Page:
So I think my wife thought I was having a midlife crisis two years ago when I came home from Harper's Nursery with two artichoke plants. I knew nothing about how artichokes grew, but I spontaneously bought them and planted them in two areas of my yard. For those of you unacquainted with artichoke plants, they grow a little like broccoli. Out of the center of the plant one larger artichoke will grow, with several smaller ones growing around that one. Unlike broccoli or other vegetables, artichokes will grow year after year. In fact, one of my artichoke plants has sprouted several smaller plants that are growing in the fringes of my yard, so I carefully mow around those in hopes of gleaning some more artichokes.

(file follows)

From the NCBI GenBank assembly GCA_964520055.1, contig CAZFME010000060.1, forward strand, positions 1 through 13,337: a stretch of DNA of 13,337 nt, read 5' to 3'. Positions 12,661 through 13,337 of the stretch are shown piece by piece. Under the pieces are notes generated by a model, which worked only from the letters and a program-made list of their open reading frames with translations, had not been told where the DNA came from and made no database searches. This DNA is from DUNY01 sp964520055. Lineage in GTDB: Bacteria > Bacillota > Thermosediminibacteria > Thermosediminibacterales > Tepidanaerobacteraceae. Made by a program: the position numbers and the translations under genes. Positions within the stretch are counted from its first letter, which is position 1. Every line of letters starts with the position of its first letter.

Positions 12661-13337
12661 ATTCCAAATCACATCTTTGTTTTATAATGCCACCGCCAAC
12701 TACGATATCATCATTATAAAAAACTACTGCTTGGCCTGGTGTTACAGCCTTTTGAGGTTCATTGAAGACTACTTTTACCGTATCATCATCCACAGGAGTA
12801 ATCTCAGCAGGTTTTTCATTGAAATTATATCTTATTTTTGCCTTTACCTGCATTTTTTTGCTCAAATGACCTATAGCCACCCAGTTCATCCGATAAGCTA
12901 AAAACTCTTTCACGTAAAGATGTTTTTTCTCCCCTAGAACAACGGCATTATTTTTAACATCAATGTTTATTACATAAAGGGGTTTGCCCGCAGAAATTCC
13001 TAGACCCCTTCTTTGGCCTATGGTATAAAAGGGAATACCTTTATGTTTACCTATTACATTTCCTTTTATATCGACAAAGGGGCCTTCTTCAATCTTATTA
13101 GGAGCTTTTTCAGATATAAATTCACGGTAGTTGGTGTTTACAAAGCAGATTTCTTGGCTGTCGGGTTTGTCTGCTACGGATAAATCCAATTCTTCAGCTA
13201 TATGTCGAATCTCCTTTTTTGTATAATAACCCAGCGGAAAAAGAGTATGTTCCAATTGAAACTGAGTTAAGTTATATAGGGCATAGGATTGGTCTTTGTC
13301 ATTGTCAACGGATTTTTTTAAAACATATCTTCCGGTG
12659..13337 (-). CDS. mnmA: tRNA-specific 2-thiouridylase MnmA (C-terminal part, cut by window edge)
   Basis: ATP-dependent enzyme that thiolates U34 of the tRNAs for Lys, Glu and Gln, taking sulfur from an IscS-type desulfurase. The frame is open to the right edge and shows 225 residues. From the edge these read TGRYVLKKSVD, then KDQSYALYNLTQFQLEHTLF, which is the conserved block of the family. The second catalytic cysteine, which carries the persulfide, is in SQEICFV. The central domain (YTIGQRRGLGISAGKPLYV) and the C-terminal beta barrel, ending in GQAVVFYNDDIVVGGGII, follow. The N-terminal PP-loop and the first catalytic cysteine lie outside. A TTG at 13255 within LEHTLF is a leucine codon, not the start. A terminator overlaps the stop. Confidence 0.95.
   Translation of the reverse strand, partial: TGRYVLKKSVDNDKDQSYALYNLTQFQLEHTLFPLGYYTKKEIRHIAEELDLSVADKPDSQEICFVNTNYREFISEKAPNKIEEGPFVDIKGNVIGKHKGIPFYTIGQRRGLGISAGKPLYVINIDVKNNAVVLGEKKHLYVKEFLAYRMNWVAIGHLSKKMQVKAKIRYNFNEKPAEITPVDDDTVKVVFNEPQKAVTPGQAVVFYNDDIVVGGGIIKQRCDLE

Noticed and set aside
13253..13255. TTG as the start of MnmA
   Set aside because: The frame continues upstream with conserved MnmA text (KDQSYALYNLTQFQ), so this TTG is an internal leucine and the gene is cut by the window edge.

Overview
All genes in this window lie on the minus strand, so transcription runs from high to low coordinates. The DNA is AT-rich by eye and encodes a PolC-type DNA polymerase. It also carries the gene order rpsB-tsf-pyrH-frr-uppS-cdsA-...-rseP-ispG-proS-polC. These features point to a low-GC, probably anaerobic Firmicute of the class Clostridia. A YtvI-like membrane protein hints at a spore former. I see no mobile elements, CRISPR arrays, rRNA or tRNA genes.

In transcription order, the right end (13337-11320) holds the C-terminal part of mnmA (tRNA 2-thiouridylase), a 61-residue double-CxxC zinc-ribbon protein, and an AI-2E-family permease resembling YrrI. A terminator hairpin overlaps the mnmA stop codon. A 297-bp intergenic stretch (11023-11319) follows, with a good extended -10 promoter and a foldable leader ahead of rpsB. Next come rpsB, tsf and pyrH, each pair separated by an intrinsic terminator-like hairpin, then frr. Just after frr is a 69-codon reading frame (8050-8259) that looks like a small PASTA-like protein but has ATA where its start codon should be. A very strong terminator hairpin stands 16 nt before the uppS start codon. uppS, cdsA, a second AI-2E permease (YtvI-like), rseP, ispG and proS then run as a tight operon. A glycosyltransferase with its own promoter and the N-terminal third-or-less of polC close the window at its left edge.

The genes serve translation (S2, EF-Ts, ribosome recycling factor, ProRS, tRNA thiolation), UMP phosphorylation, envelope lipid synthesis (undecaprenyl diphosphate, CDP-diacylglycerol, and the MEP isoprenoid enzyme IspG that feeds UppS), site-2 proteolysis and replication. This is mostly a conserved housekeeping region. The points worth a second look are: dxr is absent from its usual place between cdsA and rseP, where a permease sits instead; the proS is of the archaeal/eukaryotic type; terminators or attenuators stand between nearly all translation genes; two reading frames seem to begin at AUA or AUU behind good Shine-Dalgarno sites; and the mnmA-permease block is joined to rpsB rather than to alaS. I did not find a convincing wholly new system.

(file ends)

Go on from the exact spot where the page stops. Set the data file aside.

But let me tell you about The Beast. This is the artichoke plant that I put in the ground in a wasted corner of my yard. It was rocky, sandy, and the area has seen the death of two trees. The only reason I put the artichoke there is because I didn't know where else to put it.

    In its first year, The Beast provided us with three decent sized artichokes, and a couple of smaller ones. This year, The Beast has continued to grow. It now stands over six feet tall, has a girth of at least six feet, and has so far provided us with one enormous artichoke (think of a 12-inch softball, and then make it bigger), and 11 normal store-size artichokes. But you're probably asking yourself if they are any good. Surely artichokes that big are dried out, fibrous, disgusting balls of compost waiting to happen. Not true, my friend. It turns out that these home grown artichokes are so much better than the store bought varieties. My kids ravenously eat them, there are never artichoke leftovers, and we can't wait for the next crop after going through all of our artichokes for the year.